Category Archives: photography

First Church, Albany

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First Church, Albany, originally uploaded by carljohnson.

First Church, the Dutch Reformed Church in Albany, dates to 1642, making it the oldest church in upstate and one of the very oldest in the country. This building dates to 1799, when the congregation moved from the stone church at Broadway and State Street to the outskirts of town, at Clinton and Pearl.

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Remington Noiseless

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Remington 267, originally uploaded by carljohnson.

“It became evident in the spring of 1875 that a machine printing capitals alone would not grow rapidly in the popular esteem, and Byron A. Brooks, of New York, who had begun as early as 1867 to solve the problem of mechanical writing, devised a plan for using two alphabets, capitals and small letters, with one key-board. Mr. Brooks was a professor of mathematics, noticing that the type-bar became at the moment of contact a tangent to the circumference of the printing platen, and that by moving the platen slightly forward or back the tangency no longer existed but a new center was created, devised a double-headed type-bar containing both a capital and a lower-case letter. . . The new machine was called the Remington No. 2.”

(This picture is of the No. 6, which took the concept to another extreme and put two sets of characters on each type-bar.)

More on the history of those fantastic typing machines.

Corruption at the Capitol, 1910-style

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Lewis Hine Schdy newsies 1910 halfton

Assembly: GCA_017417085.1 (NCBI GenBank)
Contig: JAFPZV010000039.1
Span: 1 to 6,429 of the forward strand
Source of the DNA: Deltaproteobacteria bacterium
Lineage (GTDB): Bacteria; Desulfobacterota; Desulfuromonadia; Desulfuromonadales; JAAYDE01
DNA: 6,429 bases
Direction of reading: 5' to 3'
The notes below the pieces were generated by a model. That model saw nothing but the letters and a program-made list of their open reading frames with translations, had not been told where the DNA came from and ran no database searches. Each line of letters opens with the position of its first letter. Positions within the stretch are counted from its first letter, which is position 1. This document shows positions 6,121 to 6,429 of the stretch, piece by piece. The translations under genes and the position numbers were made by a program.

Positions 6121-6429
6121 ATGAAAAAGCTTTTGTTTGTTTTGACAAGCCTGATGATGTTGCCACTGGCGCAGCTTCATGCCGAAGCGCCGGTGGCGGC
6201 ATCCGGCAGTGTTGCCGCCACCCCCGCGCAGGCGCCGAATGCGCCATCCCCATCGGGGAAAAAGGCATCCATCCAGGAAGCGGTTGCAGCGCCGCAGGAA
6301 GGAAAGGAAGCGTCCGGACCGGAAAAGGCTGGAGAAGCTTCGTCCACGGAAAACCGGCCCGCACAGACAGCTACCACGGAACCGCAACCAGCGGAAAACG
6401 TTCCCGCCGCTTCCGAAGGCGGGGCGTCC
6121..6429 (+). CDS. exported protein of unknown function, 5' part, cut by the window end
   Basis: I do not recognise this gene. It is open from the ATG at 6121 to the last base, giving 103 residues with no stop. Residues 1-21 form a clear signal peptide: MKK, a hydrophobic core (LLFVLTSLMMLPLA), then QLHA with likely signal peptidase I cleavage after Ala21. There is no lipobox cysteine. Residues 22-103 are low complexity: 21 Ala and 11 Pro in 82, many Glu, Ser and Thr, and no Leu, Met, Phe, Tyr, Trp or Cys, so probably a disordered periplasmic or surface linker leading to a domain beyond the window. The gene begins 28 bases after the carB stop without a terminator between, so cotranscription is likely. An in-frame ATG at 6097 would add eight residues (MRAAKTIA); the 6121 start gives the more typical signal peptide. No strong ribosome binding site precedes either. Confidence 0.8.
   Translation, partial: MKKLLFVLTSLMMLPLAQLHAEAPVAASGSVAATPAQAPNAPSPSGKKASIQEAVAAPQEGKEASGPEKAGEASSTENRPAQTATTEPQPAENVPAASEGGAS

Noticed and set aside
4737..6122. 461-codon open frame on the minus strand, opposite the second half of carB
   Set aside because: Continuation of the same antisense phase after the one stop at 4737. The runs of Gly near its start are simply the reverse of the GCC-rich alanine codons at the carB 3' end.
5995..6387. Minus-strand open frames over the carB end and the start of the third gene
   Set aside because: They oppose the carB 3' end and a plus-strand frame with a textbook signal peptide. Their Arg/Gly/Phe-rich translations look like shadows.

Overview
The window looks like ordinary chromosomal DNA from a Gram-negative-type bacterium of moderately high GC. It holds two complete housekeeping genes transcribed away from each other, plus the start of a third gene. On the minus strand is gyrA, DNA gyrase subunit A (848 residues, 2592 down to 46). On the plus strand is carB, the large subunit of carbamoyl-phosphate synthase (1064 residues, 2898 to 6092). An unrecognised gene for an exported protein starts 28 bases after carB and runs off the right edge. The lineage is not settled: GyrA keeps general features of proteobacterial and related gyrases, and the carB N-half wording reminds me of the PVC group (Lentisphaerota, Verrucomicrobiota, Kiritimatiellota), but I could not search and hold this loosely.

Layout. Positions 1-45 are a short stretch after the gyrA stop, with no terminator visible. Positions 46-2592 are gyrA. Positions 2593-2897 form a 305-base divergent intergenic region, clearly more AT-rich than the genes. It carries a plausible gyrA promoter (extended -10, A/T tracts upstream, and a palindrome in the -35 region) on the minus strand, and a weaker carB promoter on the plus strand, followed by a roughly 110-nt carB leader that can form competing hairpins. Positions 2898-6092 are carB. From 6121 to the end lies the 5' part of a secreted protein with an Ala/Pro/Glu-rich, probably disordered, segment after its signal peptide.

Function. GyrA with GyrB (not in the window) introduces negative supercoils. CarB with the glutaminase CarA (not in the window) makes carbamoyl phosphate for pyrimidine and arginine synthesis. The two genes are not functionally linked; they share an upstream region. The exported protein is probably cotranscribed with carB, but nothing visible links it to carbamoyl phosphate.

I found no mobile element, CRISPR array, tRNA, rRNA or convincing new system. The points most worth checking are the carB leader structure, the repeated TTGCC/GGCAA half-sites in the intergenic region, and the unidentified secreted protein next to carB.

Tne New International Year Book, “A Compendium of the World’s Progress for the Year 1910,” provides a neat little summary of the complicated dealings of Senator Allds, highlighted yesterday when I wondered about the headlines being displayed by Lewis Wickes Hine’s Schenectady Newsies of 1910. The Allds scandal had it all: bribery, bridge and sugar beet interests, thousands stuffed into envelopes, uncovering of additional corruption, and guilty legislators who had the good grace to die before all this came to light. So, from precisely a century ago, the New International Year Book’s summary of the Trial of Senator Allds:

The death of Senator John Raines in 1909 made it necessary to choose a new leader of the Republican majority in the Senate. This leader, according to custom, is made president pro tempore of the body. In January the Republican caucus selected Senator Jotham P. Allds from Chenango county in the middle of the State. A small group of Republican Senators refused to act with the caucus on the ground of personal objection to Mr. Allds. The caucus selection was, however, duly chosen and installed. Shortly afterwards, a highly sensational statement appeared in the New York Evening Post charging Senator Allds with having received bribes, the statement being based upon accusations made by another Senator, Mr. Conger. The latter was connected with bridge companies . . .

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